Table The Dynamics of Russia’s External and Domestic Debt in 1993–(as of End of the Year) 1993 1994 1995 1996 1997 1998 1999 2000 2001 2002 2003 Domestic debt (as 0.22 10.62 76.76 248.98 450.97 493.74 529.83 531.81 511.06 654.7 663.67 756.Rb.bln.) Foreign debt (as 112.7 119.9 120.4 125 130.8 150 157.5 143.4 130.1 123.5 119.7 112.USD bln.) Against the background of an extremely favorable state of affairs on mineral markets in 2004, the government raised the issue of the possibility of an early debt repayment to the Paris Club. Should the parties concerned arrive to an agreement on the issue, the vol ume of Russia’s foreign debt may decrease substantially. The state of affairs in the area of the nation’s domestic and external debt in 2004 found itself under the impact of various factors that will be addressed below.
Domestic Debt By 2004 results, the volume of Russia’s public domestic debts in T bills grew roughly by 14.0% from Rb. 663.7 to 756.8 bln. (while it fell in shares of GDP equivalent from 5.0 to 4.5% of GDP). The federal bonds account for 99.99% of the public debt (Table 14).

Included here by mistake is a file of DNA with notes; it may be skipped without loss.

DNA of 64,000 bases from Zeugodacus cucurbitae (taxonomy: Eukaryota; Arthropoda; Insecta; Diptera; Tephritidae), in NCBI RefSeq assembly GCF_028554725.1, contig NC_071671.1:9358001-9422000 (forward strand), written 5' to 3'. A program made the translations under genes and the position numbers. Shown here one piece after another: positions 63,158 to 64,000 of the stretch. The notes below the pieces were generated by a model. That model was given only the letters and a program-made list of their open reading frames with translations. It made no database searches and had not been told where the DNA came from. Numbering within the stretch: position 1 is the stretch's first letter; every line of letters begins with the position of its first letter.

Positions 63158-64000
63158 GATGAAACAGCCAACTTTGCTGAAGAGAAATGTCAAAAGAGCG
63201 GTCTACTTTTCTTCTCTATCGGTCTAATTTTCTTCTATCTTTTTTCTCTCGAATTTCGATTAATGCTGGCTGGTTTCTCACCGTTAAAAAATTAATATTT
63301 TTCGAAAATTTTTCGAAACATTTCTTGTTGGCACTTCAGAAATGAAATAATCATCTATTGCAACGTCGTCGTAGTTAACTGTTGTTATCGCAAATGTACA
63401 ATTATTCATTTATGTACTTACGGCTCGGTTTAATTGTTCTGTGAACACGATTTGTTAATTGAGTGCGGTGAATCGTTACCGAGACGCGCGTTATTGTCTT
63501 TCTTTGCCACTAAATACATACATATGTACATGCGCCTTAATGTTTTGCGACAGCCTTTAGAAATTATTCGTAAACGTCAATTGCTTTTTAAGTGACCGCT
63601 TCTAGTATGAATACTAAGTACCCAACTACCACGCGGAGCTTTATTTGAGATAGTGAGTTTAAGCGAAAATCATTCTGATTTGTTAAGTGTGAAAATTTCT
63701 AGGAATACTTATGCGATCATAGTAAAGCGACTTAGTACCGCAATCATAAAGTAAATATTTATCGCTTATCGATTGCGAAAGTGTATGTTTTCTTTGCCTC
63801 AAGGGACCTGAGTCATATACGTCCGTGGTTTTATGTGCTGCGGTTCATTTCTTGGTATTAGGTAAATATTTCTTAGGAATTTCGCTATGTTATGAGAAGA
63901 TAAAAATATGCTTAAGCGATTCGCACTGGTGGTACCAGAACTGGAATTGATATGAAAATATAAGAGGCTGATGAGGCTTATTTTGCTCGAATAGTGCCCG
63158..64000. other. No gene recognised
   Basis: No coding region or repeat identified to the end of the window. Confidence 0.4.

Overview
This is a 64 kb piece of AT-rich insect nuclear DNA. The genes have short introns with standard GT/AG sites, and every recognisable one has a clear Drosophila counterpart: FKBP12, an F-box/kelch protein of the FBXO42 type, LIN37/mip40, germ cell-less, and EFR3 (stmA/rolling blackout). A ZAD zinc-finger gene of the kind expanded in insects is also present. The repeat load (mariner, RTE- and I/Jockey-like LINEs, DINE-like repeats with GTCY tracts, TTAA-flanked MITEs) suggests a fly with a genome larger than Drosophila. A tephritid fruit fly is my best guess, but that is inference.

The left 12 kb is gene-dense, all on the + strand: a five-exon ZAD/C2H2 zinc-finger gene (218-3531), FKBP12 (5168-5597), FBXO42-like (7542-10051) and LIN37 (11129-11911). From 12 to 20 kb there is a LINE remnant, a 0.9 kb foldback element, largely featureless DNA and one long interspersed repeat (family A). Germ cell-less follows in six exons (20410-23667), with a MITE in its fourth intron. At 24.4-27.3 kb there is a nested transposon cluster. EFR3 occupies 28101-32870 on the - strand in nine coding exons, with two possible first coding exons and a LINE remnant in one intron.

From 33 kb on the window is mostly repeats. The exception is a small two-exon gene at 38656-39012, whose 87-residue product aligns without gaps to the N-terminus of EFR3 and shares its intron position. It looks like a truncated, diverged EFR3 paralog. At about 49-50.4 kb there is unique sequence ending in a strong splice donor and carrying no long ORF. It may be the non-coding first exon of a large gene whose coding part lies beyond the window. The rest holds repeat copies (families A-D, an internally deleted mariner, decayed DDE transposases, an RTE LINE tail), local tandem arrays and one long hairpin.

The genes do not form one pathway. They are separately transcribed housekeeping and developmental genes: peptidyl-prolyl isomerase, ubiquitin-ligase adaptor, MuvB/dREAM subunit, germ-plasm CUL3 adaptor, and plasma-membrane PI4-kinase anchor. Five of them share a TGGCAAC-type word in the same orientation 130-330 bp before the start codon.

Table The Structure of Russia’s Public Domestic Debt (as Rb. Bln.) Types of securities As of 1 January 2004 As of 1 January GKO 2.72 0.OFZ PK 24.1 0.OFZ PD 50.48 43.OFZ FK 199.31 171.OFZ AD 375.42 542.OGNZ 11.5 1992 ORVVZ. 0.04 0.OGSZ 0.1 0.Total 663.67 756.In 2004, the dynamics of quotations of the Rb—denominated T bills was not gradual.
By the 2004 results the average weighted yields of the traded issues fell by just 0.43% from 7.1 down to 7.08% annualized (Fig.17). However the market has been quite volatile through the year, with the average weighted yields fluctuating between 4 to 9% annual ized, while investors’ activity grew notably vs. the respective 2003 indicators. Thus the ag As of October 1,2004.
Monetary and budgetary spheres gregate turnover if trades in the market for GKO OFZ in 2004 roughly accounted for Rb.
350.8 bln. vs. 243.8 bln. in 2003 (44%). The peak weekly volume of trades in 2004 was a.
Rb. 35.87 bln. (20.43 bln. in 2003), while the minimum volume was Rb. 350 mln. (in 750 mln.).